Air and Soil Temperatures during Spring Burning of Standing Wheat Stubble
- P. E. Rasmussen,
- R. W. Rickman and
- C. L. Douglas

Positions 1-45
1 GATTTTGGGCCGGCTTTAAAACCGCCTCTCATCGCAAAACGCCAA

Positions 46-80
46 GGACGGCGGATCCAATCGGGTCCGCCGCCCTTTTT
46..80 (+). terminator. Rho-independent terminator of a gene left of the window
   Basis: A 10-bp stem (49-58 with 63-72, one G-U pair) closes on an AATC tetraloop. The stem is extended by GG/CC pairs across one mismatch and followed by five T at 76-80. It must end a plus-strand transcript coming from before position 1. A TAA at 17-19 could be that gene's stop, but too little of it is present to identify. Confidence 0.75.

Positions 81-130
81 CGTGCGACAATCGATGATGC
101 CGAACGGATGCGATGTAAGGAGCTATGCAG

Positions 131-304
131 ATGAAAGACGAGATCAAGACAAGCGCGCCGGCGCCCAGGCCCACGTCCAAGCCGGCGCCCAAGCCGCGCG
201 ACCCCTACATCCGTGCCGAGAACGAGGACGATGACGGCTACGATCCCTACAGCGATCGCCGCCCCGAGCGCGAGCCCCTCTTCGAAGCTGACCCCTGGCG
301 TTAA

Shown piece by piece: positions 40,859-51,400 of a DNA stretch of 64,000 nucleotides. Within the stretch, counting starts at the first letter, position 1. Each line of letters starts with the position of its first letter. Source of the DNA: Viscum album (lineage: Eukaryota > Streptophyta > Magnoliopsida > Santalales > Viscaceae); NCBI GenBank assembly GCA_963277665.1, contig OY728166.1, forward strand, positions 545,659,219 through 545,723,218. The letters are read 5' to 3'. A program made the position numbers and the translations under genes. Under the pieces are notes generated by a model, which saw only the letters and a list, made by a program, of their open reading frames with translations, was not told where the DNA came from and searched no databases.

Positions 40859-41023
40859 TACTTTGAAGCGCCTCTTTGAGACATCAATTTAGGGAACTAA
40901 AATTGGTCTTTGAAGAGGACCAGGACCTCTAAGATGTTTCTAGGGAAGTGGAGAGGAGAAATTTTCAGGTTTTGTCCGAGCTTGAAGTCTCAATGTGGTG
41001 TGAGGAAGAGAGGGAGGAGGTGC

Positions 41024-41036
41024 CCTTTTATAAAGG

Winter wheat (Triticum aestivum L.) residues in the Pacific Northwest are often burned even though long-term detrimental effects on soil properties may ensue. Better weed and disease control are cited as reasons for burning even though results have been highly inconsistent. Inadequate duration of lethal temperature or a nonuniform burn pattern may allow substantial weed, disease, and insect survival. We investigated temperature patterns during burning of 5.0, 6.3, and 6.9 Mg ha−1 of wheat residue on March 21 and 6.5 Mg ha−1 of residue on May 3. Wheat residue consisted of about 60% standing stubble (350 mm tall) and 40% harvested litter deposited on the surface of a coarse-silty, mixed, mesic Typic Haploxeroll. Temperature maximum, duration, and variability below, at, and above the soil surface were recorded with copper-constantan thermocouples. Air temperatures reached a maximum within 30 s after ignition and returned to near-ambient level within 180 s. Maximum temperatures averaged 301, 416, and 315°C at 25, 75, and 250 mm, respectively, above the soil surface. Burning had no effect on the temperature 25 mm below the soil surface. Neither residue level nor date of burning substantially influenced temperature maximum or duration. Soil surface temperatures during burning were highly variable, seldom exceeding 120°C when the litter-burn was incomplete, but ranging between 170 and 330°C where litter was completely burned. Substantial occurrence of surface temperatures below 120°C suggests that uniform residue distribution and complete combustion are critical for achieving temperatures capable of destroying weed seeds and disease organisms located on or near the ground.Please view the pdf by using the Full Text (PDF) link under 'View' to the left.
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